You've earned a powerful privilege that you're unsure of how to use effectively, and... It scares you a bit. Great! That's a sign that you value work that others have put into this site, and recognize how carelessness on your part could hurt them. You recognize this because you put a fair bit of work in. You view the site in an entirely different way than someone new would; you're part of the group, and are aware that it lives and can be hurt.

This is the meaning of Reputation. The system trusts you because you've given it reason to believe you can be trusted. You've given of yourself, and received trust in return. If you were to abuse that trust, it might be taken from you - but you wouldn't knowingly do so.

The value of experienced-based privileges is the tendency of people to keep doing in the future what they've done in the past. The value of trust-based privileges is the reluctance of people to lose the respect of their peers. Both have flaws, but Stack Overflow's trust-based system has proven to be extremely flexible and light-weight, which was (and still is) critical for operating at the scale needed. Experiments in experienced-based systems within Stack Overflow have had mixed success.

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    As a partial solution, maybe allow sudo edit at a certain rep level (1k estimated) if the user had made a certain number of approved edits (and not tag edits, probably), and if that user got 2k, remove the requirement of approved edit at all. None got hurt, several people can now edit questions without approval, having already displayed they can do good edits. – Vesper Jul 8 '15 at 13:04
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In addition to Shog's excellent point, one of the main reasons reputation is linked to the ability to make edits unilaterally is that reputation is an effective stand-in for experience. You've been on the site long enough to gain 2000 reputation, that means:

  1. You clearly know (to some extent) how to make posts that the community deems valuable.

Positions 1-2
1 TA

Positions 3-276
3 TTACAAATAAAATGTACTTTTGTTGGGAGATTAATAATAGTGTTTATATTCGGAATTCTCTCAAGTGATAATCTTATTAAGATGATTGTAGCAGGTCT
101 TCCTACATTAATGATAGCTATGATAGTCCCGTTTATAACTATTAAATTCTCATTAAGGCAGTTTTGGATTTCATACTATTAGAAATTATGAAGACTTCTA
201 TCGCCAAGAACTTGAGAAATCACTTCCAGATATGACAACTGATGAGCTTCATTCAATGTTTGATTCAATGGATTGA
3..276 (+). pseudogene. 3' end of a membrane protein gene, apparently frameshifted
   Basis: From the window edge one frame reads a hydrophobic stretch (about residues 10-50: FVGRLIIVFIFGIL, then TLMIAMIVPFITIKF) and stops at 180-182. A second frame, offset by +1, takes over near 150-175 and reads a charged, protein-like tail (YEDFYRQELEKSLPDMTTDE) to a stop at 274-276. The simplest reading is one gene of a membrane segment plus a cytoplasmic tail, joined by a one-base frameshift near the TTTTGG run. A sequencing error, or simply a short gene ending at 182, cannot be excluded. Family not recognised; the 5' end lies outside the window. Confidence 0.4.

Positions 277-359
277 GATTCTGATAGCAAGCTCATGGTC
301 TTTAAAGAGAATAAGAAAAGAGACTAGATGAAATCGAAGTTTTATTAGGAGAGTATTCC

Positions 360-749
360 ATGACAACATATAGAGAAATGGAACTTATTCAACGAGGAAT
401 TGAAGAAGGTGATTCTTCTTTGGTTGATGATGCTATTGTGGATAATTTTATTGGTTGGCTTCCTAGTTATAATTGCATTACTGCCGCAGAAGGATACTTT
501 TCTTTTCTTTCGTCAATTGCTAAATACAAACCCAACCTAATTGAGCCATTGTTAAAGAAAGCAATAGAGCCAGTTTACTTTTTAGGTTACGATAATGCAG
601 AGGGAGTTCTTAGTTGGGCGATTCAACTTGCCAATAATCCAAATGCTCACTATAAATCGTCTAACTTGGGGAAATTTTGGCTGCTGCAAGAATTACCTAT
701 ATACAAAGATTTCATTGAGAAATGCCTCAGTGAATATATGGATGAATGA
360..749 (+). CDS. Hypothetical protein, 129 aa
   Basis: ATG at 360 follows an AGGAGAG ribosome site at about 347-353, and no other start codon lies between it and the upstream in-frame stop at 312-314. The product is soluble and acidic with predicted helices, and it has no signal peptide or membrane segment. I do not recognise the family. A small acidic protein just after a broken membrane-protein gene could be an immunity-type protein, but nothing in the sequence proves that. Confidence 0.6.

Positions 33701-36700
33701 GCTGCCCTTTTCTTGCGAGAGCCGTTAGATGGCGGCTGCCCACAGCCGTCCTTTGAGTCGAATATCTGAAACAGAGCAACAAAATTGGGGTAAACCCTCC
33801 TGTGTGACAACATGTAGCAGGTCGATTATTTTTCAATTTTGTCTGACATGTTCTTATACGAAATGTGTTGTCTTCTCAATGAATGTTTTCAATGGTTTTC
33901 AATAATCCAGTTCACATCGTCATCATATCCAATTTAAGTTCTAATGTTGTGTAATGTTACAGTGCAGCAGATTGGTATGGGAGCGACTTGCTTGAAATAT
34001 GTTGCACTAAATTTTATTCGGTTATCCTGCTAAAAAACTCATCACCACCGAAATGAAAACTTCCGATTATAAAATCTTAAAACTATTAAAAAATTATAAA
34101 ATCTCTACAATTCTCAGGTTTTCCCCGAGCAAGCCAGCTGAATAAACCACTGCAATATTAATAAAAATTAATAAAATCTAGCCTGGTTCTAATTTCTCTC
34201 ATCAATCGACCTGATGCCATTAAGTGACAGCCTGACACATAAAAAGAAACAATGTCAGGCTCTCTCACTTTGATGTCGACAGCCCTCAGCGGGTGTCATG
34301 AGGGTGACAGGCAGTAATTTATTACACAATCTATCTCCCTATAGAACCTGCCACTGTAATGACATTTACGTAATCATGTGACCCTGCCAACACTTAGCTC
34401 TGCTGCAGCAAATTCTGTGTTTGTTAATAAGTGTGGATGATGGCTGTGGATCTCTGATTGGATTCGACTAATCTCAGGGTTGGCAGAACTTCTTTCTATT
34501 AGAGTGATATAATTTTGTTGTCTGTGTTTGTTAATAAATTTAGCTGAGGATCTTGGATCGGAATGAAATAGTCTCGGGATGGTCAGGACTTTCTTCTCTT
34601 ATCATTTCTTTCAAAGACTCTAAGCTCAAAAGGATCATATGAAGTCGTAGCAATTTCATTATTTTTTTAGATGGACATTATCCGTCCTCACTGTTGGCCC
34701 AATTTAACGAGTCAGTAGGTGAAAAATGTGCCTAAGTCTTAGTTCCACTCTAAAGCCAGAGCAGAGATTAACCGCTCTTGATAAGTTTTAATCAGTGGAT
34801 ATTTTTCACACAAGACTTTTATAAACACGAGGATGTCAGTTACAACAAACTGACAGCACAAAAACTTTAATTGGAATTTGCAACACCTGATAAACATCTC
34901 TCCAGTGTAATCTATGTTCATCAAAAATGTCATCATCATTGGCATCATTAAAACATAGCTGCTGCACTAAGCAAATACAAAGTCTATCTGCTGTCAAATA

2. You've probably read a decent number of questions and answers, and as such have some idea of what the community considers a good question.

As such, you probably know enough to make edits to correct posts to community standards. It's not a guarantee, but in the scheme of things it's probably better to have more people making edits than less; we have a lot of content that needs editing, after all.

In addition, there's relatively little risk involved here. If a 2k user starts making edits that are inappropriate, there are thousands upon thousands of other 2k users who can correct them - and odds are, will. In the rare case that a 2k user is making edits no other 2k users can see, there's always the moderator flag, plus the original poster can of course always correct any edit to their posts.

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    I've earned 2K rep after being only 10 days on the site (roughly 200 per day, check my rep history). Now I'm 10K and have many privileges, but I'm still only 2 months here. The fact that I know well some programming topics and can write many upvoted answers does not mean that I learned all the SO rules so quickly. I tried my best to read FAQs/help/meta, but probably sometimes my edits or moderation decisions were not very well. Probably it would be better to provide editing privileges no earlier than one month (or even later) after registration. – Tagir Valeev Jul 9 '15 at 5:33